Fuel price hikes, green agenda to blame, and UK renewables investment set for a two-year go-slow…so what’s new then?
I hate to say I told you so but … I did. Well, actually Adam Workman, partner at 350 Investment Partners, told me and I told you in the latest issue of Renewable Energy Focus magazine: investment decisions relating to the UK renewables market now face a two-year wait until after the elections, he warned. And boy was he right.
The proof? How about Scottish & Southern Energy (SSE) chief executive Alistair Phillips-Davies confirming so in an interview with The Telegraph newspaper earlier this week? The utility will be “stopping all investment in offshore wind and new power plants until the 2015 election because of the acute political uncertainty around energy”, he said.
Following on from my interview with Workman, I can’t say I was surprised of course. But what got my attention to The Telegraph report – or let’s be honest here - what frustrated me about it, was Phillips-Davies staunch attack on financial support for renewables.
Using Labour leader Ed Miliband’s astonishing pledge to introduce a price freeze on energy bills if his Labour Party come to power (he’ll find that tricky to do) as the basis of his comments, Phillips-Davies spouted out the now familiar contention that energy tariff rises (such as the 8.2% hike his firm has just announced to its customers) are a result of levies imposed on utilities to pay for renewables and energy efficiency measures.
If they weren’t there, all would be fine with the world, suggested the man who’s company made £1.4 billion in profit last year. Interesting statements from a firm with a website tagline of "Renewable Electricity and Gas Supplier for Central and Northern England’.
“I doubt the public like price increases of this magnitude, but if we carry on firmly behind the green agenda we will continue to have price increases like this,” Phillips-Davies told The Telegraph.
“Maybe it’s time to retreat from decarbonisation and focus more on the cost of living. I think we have to have a debate about it," he said. "Do we want to be replacing one bit of [energy] generation that we can keep going for a bit longer with a new bit of generation that’s going to cost more?”
The Telegraph’s subsequent report (regrettably relying on figures calculated by the Renewable Energy Foundation, an organisation well known for its anti-wind agenda) has only compounded my frustration. SSE and the other companies which make up the “big six” energy companies in the UK received almost £900 million last year through green subsidies, the newspaper reports.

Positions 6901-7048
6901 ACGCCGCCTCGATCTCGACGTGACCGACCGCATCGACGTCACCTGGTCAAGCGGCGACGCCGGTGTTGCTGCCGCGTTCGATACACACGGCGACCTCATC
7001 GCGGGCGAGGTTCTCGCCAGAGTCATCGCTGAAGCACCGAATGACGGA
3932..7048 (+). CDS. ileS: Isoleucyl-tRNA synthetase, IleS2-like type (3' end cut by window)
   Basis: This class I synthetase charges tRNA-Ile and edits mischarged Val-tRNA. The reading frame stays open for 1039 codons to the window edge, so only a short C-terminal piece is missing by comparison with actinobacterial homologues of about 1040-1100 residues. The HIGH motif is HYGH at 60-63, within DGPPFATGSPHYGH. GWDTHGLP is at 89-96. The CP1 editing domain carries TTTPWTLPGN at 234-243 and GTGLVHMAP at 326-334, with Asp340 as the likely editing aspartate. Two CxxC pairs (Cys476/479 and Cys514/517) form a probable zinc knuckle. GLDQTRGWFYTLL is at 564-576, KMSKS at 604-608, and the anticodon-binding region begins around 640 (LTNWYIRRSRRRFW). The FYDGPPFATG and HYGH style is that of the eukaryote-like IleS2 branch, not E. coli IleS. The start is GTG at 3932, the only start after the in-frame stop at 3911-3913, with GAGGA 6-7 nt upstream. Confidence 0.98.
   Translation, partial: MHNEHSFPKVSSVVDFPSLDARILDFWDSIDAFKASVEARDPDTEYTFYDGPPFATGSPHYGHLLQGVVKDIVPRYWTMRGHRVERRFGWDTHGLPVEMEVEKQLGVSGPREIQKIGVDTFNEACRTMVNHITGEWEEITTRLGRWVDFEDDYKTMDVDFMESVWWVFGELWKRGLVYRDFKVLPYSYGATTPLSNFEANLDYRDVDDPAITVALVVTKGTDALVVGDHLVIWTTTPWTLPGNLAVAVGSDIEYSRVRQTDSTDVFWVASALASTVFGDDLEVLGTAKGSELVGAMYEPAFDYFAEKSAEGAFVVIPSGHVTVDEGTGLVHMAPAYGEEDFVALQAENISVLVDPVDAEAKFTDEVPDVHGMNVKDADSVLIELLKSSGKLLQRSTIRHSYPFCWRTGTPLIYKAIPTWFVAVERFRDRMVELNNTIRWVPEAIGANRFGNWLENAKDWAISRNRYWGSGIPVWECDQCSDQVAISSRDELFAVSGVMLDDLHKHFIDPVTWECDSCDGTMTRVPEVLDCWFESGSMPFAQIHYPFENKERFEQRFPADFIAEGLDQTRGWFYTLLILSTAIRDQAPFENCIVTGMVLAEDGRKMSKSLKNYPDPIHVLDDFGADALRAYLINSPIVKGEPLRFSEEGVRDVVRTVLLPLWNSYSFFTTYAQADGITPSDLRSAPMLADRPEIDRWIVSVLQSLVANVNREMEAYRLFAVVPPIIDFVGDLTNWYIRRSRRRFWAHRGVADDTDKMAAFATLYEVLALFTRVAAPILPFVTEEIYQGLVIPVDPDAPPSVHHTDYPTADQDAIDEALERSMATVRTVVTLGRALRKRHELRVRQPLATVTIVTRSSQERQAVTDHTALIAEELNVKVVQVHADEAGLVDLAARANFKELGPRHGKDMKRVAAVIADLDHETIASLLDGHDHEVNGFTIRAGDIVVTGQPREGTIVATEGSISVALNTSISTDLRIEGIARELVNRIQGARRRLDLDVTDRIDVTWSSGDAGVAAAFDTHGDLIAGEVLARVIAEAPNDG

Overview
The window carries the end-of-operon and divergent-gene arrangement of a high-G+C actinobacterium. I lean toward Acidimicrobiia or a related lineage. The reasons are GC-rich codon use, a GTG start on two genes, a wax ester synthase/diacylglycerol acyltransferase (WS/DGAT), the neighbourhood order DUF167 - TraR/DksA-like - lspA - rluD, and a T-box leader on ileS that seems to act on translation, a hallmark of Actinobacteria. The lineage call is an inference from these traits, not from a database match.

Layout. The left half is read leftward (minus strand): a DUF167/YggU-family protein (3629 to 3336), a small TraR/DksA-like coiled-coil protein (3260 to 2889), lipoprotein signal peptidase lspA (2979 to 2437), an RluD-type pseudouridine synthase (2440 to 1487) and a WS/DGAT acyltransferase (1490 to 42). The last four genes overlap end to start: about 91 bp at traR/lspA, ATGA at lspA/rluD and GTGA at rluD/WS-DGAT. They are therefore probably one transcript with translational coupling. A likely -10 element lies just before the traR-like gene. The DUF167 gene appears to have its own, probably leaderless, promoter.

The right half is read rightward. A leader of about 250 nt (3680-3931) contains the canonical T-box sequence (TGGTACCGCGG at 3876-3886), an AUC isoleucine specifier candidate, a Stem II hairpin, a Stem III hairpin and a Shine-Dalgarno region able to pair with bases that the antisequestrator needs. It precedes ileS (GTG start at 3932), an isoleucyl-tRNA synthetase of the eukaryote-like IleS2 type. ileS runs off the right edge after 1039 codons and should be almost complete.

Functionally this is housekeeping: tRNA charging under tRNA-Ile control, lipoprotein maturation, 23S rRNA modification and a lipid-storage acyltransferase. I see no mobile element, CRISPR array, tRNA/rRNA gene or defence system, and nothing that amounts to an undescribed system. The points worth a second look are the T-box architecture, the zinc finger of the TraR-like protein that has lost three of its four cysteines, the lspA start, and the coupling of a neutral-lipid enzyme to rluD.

Clearly, some is for wind power, but it is just a fraction. In case anyone was interested, the bulk of the financial support through levies on household bills is for domestic energy efficiency measures for the elderly and low income households. Shame? Don’t think so.
The tone of the Telegraph report (and countless television news interviews I have since viewed) clearly suggested that these levies and green subsidies enable energy firms to cream off huge profits from wind power. Thankfully, RenewableUK was given the courtesy of refuting the claims, albeit tagged to the end of the story. But yet again I am left despairing at the mainstream media reporting of this industry.
As UK energy secretary Ed Davey said on the Andrew Marr Show, “People have got to understand what these green taxes actually are…Most of them are actually social policies to help the fuel poor manage their bills”.
Sadly, with the UK’s other big energy companies already starting to follow SSE with their own price rise announcements, I fear the wind industry in particular is in for a rough ride. But that’s nothing new. I just hope we see the industry speaking up loud and clear.
Perhaps more significantly I hope we see a little more balanced reporting from the mainstream media in the next weeks (and few years) to come – after all any rigorous, objective, independent analysis clearly shows that wind power is not the sole beneficiary of subsidies. Nor is it the main reason for price hikes.
Levies on energy bills are for a multitude of things including grid and transmission infrastructure needed generally for all power generation technologies. To blame the green agenda alone is ludicrous.
Gail Rajgor is a freelance editorial consultant and renewables analyst for Renewable Energy Focus. She was previously Managing Editor of the magazine and has worked in the energy media for 20 years.
Posted 18/10/2013 by Gail Rajgor
UK energy policy
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